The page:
500 Tacos: Jalisco’s Restaurant & Bar
An Austin taco a day for 2015 — and then some
Jalisco’s Restaurant & Bar
Hours: 8am-10:30pm Sun-Wed; 8am-11:30pm Thu-Sat; breakfast served until noon daily
By Mike Sutter | © Fed Man Walking | 09.29.15
On one hot summer morning, I’d already eaten at four taco trailers by the time I got to Jalisco’s for lunch. It had been over 100 degrees for two hours before I sat down, and I was grateful for air conditioning and an upholstered booth and ice water at Jalisco’s. For chips and salsa and table service. And even as this series drills deeper into the rustic, outdoor culture of taco stands, I’m just fine with Jalisco’s homogenized, franchise-style hacienda, with room for more than a hundred people, the parking to back it up and a full bar with Mexican martinis.
The taco: Beef fajita
Another advantage of a big, efficient Tex-Mex restaurant is a proper grill to sear fajitas. Real marinated skirt-steak fajitas with a caramelized sear, finished with pico de gallo so fresh that the jalapeños, tomatoes and onions all have a crisp snap. The flour tortilla isn’t made by hand, my waitress said, but it has the irregular shape and layered fluff of a well-made tortilla, no matter who actually made it. At lunch, a fajita taco with a ground beef enchilada, rice and smoky refried beans is just $7.99. The ground beef inside that enchilada is bland and dry, and the tortilla wrap is thin and mealy, but it’s topped with good chile colorado gravy and a melted mix of real cheddar-jack cheese. ($7.99 from 10-3 Mon-Fri; $9.49 after 3 and on weekends)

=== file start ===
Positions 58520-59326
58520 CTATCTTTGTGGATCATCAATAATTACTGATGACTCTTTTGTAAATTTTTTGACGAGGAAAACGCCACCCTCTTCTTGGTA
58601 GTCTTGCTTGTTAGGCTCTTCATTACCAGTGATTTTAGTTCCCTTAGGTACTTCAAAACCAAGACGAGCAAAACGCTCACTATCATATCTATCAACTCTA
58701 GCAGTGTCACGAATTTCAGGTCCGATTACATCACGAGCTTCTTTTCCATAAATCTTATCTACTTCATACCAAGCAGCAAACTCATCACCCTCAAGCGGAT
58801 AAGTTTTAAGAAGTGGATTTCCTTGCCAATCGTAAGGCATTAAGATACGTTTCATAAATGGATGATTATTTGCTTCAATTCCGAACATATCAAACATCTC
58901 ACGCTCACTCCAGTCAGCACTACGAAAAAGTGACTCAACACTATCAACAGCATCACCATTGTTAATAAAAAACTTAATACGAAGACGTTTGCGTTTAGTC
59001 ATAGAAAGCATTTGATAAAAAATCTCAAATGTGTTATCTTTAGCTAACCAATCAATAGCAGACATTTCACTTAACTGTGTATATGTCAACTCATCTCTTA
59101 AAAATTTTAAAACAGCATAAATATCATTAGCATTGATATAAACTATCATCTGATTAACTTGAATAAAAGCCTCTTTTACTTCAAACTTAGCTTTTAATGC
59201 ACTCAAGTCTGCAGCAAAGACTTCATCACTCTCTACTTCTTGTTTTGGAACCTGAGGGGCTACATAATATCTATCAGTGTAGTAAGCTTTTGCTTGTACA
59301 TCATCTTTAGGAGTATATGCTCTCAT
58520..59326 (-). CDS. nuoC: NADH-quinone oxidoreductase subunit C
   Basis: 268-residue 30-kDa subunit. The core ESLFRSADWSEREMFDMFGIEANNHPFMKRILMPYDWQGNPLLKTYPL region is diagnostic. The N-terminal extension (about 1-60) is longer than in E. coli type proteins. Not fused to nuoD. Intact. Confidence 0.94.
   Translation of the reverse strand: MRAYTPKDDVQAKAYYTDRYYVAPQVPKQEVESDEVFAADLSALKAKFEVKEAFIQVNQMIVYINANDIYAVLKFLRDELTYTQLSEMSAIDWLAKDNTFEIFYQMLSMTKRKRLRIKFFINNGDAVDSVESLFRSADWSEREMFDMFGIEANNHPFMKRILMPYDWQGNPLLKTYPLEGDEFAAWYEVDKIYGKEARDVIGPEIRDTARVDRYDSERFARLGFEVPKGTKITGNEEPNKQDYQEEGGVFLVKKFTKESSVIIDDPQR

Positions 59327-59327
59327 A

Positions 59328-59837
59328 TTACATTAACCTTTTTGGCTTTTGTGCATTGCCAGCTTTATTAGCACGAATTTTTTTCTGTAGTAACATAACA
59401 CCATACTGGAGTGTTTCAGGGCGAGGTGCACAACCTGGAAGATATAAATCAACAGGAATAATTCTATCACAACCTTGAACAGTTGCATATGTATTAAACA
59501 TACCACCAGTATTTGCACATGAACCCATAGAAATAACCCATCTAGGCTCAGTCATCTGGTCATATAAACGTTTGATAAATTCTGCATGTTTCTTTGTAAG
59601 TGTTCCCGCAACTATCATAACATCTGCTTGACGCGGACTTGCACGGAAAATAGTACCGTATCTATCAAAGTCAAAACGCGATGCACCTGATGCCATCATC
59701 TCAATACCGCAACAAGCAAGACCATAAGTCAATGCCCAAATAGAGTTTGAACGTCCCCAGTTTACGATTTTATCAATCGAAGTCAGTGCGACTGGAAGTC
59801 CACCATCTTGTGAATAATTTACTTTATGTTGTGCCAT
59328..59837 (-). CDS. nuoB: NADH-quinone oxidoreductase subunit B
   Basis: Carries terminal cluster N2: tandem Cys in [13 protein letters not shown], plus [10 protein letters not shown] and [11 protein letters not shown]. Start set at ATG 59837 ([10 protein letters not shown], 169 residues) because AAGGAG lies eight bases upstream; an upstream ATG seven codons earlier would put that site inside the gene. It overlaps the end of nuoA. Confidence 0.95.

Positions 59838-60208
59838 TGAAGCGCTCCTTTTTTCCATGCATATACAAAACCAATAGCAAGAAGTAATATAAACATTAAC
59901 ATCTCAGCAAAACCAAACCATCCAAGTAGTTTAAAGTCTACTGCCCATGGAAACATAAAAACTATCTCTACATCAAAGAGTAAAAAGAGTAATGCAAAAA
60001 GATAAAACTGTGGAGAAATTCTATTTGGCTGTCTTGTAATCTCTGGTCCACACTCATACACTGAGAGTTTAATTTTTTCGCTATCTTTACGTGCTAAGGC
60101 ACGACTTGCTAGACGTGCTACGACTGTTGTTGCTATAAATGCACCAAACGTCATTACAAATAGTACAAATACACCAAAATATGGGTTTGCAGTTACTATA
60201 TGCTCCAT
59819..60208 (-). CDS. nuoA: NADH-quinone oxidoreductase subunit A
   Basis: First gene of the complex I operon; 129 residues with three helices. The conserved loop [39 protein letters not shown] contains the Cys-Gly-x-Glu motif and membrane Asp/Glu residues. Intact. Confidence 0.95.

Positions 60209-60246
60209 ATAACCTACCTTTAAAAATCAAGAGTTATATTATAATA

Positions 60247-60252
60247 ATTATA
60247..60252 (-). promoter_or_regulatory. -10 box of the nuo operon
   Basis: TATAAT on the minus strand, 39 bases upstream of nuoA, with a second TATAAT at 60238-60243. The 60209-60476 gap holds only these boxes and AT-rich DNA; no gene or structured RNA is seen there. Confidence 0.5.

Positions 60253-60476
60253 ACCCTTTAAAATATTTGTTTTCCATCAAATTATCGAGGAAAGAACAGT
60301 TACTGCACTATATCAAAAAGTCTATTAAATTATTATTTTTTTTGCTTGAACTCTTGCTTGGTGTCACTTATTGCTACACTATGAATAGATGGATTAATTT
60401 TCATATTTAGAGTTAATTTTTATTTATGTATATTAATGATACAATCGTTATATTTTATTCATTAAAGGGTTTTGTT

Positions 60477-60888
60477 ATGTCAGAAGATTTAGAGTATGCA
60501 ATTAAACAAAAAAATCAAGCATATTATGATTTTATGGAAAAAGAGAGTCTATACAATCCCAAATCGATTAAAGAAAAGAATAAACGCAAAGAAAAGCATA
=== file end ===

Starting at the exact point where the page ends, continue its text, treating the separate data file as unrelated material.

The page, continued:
► Crispy beef taco: When so many of a restaurant’s dishes come with a crispy beef taco, logic would suggest it’s something special. But logic would be wrong. It’s the same flavorless, gray ground beef as the enchilada, with a weak premade crispy shell that sogged in half. Points for presentation, though: on a plate of its own, with lettuce, tomato and cheese in three neat piles in front like a farmers market taco stand. ($3.39 a la carte)
► Tortillas: I mentioned the homestyle flour tortilla. It’s not made in-house, but Jalisco’s makes its own corn tortillas, wide and thin with full-bodied maîz flavor. Why they don’t use those handmade tortillas for enchiladas and crispy tacos is a mystery.
► Salsa: This is the kind of gentrified tomato-onion-pepper salsa from a blender that you’re afraid will cost you points on your taqueria license. But it’s one more reason to be grateful for free chips and salsa.
The 500 Tacos Project
(Photos by Mike Sutter © Fed Man Walking)